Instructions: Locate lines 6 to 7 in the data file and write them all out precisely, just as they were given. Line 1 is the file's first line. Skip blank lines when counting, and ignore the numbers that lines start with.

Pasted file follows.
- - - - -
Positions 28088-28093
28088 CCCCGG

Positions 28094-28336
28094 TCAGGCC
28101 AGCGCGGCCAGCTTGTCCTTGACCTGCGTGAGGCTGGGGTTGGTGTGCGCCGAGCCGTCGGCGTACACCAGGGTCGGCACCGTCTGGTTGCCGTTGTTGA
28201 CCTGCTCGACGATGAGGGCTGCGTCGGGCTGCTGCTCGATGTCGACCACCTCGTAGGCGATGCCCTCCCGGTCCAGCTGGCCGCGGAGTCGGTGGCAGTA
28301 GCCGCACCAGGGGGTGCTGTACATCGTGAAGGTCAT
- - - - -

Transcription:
28201 CCTGCTCGACGATGAGGGCTGCGTCGGGCTGCTGCTCGATGTCGACCACCTCGTAGGCGATGCCCTCCCGGTCCAGCTGGCCGCGGAGTCGGTGGCAGTA
28301 GCCGCACCAGGGGGTGCTGTACATCGTGAAGGTCAT